So we`ve now crossed the border from Bolivia to Peru. Not much has changed landscape wise however much more of the land here is inhabited and farmed. And there are already signs of the countries wealth over Bolivia - for example, we have seen tractors and everything is about 50% more expensive. On our first day in Puno we were picked up by Tuk - Tuks. It was an hillarious sight -34 of us racing wierd tricycles through the streets of Puno. The took us to the harbour, where we boarded our boats to take us across Lake Titikaka.
First we stopped at some floating islands, made from reeds. The Uros people live on these islands. They were like walking over a bouncy castle. We took the boat a further 2 1/2 hours across the lake to an island where we were to stay the night with a local family. The lake itself is an incredible sparkling blue and is so vast you cannot see where it ends, it just looks like the sea.
We met our local family, which consisted of grandma - Hulia, Daughter - Norma and little boy William. Their house was so sweet, made of crumbling cob and stones with an open fire to cook on and a donkey in the garden. The family were so friendly - not a word of English spoken so we muddled along with basic Spanish, sign language and lots of smiles! We were cooked very basic traditional meals, lots of rice and potatoes etc. We hiked to the top of the island for sunset over the lake, then got dressed up in traditional clothing to go to a big fiesta, thrown by the locals for us guests. They wear so many layers of clothing, it weighed a tonne.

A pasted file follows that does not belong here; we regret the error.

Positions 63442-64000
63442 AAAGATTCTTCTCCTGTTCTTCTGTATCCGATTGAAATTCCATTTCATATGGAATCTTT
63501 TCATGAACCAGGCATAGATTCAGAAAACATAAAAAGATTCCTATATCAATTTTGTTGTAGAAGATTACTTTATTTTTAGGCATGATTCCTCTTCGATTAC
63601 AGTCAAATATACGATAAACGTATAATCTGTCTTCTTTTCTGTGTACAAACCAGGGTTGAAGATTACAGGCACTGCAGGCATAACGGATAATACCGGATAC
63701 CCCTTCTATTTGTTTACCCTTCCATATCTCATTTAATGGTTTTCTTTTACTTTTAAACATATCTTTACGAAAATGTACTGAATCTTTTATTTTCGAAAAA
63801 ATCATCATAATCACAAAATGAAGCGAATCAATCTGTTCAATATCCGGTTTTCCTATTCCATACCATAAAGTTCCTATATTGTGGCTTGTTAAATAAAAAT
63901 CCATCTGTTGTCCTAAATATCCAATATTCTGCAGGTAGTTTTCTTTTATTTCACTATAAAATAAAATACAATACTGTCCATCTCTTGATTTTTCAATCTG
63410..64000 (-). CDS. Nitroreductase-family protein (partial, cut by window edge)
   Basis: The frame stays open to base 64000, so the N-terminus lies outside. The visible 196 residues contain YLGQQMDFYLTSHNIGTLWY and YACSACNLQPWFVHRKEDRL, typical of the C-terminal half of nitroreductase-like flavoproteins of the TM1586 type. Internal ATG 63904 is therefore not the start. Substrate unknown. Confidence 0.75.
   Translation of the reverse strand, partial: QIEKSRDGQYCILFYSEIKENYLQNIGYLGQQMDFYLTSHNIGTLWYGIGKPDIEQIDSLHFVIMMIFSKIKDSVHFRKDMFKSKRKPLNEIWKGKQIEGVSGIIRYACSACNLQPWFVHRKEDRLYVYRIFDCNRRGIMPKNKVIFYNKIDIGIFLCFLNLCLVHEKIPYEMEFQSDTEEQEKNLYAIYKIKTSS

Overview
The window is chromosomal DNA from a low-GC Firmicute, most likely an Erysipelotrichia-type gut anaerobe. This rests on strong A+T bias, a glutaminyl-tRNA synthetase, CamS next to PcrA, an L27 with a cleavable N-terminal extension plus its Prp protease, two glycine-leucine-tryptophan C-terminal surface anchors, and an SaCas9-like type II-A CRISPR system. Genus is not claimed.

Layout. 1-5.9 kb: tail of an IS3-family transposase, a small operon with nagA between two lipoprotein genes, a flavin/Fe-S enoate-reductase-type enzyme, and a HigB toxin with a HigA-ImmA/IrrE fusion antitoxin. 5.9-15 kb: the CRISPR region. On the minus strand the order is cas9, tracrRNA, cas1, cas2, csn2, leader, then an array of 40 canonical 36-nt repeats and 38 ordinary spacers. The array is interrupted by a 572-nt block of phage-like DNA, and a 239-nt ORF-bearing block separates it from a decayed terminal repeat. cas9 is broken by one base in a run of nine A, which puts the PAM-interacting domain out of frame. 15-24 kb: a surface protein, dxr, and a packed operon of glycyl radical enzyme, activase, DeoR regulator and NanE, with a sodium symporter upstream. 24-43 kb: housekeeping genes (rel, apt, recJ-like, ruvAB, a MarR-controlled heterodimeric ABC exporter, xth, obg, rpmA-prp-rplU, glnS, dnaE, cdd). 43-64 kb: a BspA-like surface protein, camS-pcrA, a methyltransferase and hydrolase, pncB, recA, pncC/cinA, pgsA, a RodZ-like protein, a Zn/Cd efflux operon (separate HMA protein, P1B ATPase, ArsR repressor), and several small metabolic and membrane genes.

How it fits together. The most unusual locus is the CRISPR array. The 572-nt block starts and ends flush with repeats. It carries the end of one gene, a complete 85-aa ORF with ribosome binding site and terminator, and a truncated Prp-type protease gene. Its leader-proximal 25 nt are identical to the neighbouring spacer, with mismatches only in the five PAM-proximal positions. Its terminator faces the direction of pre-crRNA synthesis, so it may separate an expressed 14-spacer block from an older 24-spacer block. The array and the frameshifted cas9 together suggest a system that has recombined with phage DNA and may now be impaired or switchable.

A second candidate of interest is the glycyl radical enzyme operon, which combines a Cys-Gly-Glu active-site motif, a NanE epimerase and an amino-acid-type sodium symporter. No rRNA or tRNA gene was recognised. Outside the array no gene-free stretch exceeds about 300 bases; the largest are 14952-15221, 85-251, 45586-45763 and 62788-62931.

The next day we had breakfast with our famillies before waving goodbye and boarding the boat one last time back to Puno,stopping at one other island where we saw some ladies doing some traditional weaving. In the evening we ended up having the most hillariously aweful dinner yet. We thought you couldnt go far wrong with pizza, but this one seemed to have a biscuit base!! Its very hit and miss like that, foodwise here! All part of the experience!